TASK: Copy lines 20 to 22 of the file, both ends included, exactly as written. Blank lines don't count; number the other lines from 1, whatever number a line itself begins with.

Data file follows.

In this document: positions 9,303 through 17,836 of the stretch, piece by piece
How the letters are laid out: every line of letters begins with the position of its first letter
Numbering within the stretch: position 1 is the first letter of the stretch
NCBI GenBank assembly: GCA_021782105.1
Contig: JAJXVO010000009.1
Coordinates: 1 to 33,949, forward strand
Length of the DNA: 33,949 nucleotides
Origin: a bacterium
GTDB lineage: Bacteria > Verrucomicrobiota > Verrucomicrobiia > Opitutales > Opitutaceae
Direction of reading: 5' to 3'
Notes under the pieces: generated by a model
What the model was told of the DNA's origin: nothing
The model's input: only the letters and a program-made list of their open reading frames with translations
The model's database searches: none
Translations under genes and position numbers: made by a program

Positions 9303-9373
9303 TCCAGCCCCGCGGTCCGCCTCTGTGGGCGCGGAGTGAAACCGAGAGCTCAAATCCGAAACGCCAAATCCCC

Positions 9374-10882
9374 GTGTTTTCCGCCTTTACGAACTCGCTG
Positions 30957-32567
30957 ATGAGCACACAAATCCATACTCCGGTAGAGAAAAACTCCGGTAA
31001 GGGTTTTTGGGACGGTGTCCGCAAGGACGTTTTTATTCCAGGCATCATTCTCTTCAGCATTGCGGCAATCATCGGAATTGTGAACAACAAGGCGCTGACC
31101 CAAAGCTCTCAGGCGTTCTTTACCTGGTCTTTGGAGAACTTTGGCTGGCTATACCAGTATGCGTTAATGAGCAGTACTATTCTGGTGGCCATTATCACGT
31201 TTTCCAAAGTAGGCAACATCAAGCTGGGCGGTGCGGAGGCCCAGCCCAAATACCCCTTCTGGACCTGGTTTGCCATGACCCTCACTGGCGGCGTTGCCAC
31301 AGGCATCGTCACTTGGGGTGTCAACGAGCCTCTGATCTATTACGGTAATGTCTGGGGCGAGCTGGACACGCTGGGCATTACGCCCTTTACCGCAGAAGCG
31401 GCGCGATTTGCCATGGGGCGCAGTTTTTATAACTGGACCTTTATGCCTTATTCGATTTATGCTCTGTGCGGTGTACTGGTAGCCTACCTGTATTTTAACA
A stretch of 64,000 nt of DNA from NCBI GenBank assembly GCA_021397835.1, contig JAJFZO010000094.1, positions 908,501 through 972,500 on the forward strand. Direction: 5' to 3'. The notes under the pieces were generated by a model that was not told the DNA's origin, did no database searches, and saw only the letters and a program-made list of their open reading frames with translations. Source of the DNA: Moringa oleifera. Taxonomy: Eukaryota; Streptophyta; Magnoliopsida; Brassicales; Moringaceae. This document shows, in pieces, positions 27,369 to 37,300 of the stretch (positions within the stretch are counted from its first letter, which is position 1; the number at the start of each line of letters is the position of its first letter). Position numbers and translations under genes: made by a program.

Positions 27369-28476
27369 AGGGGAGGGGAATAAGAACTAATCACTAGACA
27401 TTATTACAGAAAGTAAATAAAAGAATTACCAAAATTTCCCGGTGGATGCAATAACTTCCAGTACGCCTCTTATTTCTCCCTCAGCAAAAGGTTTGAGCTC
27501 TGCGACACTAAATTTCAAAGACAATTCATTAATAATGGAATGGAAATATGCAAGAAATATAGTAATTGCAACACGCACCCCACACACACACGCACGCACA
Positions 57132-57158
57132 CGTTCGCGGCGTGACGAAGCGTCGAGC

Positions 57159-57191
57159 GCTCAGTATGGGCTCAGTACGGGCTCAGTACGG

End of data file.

Positions 30957-32567
30957 ATGAGCACACAAATCCATACTCCGGTAGAGAAAAACTCCGGTAA
31001 GGGTTTTTGGGACGGTGTCCGCAAGGACGTTTTTATTCCAGGCATCATTCTCTTCAGCATTGCGGCAATCATCGGAATTGTGAACAACAAGGCGCTGACC